Canada’s Minister of Transport Omar Alghabra will propose amendments to the Motor Vehicle Safety Regulations that will require all hybrid and electric vehicles to produce a minimum level of noise to protect visually impaired Canadians, cyclists, and pedestrians.
In a news release, Transport Canada said there is research indicating that the lack of sound from hybrids and EV engines at low speeds poses an increased risk of collision to these road users.
“Our government is committed to protecting vulnerable road users, and by adding more sound to hybrid and electric vehicles, we can reduce collisions,” said Alghabra. “I wish to acknowledge and thank the many safety and advocacy groups — especially those who advocate for visually impaired Canadians — for their tireless efforts to raise awareness and champion this issue.”
Many automakers have added sound emitters to hybrids and EVs, but Transport Canada’s new proposed regulation would make it the law and include specific standards. The proposed regulation would require the vehicles to be equipped with an Acoustic Vehicle Alert System (sound emitters) meant to produce sounds at low speeds.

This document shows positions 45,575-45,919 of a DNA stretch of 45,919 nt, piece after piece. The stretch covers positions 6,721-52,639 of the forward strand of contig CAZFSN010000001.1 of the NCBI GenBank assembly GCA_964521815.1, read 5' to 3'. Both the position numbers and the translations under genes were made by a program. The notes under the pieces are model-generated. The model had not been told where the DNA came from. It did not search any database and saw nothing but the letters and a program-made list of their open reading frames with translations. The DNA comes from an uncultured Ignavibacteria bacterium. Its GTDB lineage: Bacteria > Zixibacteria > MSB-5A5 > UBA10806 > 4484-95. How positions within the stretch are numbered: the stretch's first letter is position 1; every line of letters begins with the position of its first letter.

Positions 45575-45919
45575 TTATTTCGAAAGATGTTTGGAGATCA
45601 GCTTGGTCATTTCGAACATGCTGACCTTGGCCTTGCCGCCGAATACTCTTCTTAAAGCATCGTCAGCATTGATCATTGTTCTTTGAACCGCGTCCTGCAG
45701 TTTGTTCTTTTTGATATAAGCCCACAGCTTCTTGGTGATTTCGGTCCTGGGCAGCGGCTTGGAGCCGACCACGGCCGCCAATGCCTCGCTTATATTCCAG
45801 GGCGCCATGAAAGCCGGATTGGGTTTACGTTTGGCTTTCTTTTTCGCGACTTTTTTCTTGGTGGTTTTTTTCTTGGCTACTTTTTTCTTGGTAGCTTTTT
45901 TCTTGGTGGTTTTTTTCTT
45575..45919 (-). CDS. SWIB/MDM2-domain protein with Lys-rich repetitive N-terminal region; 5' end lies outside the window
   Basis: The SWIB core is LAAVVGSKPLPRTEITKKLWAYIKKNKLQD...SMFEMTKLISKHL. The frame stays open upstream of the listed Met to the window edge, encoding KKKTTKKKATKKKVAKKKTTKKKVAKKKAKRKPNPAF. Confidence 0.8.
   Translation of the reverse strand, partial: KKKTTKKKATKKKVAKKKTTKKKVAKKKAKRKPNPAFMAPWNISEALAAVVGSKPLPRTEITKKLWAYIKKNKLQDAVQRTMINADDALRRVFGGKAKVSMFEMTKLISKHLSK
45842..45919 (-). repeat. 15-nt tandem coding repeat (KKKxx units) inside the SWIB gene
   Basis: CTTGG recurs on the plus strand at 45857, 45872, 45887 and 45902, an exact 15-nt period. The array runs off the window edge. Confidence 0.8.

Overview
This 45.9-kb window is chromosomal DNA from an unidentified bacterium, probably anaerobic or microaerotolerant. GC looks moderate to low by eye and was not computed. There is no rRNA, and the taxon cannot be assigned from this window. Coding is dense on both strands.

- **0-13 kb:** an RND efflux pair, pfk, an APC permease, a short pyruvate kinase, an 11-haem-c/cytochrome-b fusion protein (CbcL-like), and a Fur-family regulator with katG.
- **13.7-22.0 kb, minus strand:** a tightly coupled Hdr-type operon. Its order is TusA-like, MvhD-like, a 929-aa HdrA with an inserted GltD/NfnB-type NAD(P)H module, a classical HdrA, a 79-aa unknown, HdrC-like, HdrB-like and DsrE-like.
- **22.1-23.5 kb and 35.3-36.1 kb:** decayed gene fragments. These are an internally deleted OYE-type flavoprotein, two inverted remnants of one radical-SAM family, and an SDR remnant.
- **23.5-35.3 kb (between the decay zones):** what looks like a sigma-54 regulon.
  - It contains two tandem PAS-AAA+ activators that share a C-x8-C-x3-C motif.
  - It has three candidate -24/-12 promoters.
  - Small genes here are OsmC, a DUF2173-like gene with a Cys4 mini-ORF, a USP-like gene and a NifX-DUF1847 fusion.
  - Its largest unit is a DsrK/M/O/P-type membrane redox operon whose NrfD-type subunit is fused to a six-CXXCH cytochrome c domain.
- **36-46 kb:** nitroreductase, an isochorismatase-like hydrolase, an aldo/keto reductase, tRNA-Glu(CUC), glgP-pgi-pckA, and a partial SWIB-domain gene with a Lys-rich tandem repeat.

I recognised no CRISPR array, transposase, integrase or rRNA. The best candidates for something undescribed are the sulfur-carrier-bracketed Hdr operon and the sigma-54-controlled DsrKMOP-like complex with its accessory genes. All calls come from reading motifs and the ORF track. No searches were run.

“The volume and pitch from these sound emitters will vary depending on vehicle speed to allow road users to hear if a vehicle is speeding up or slowing down,” said Transport Canada.
The sound emitter system would need to be equipped on all hybrid and electric vehicles sold in Canada by 2023. Specifically, this means passenger cars, multi-purpose passenger cars, trucks, buses, and low-speed vehicles with a gross vehicle weight rating of 4,536 kg or less would need to comply with the regulations.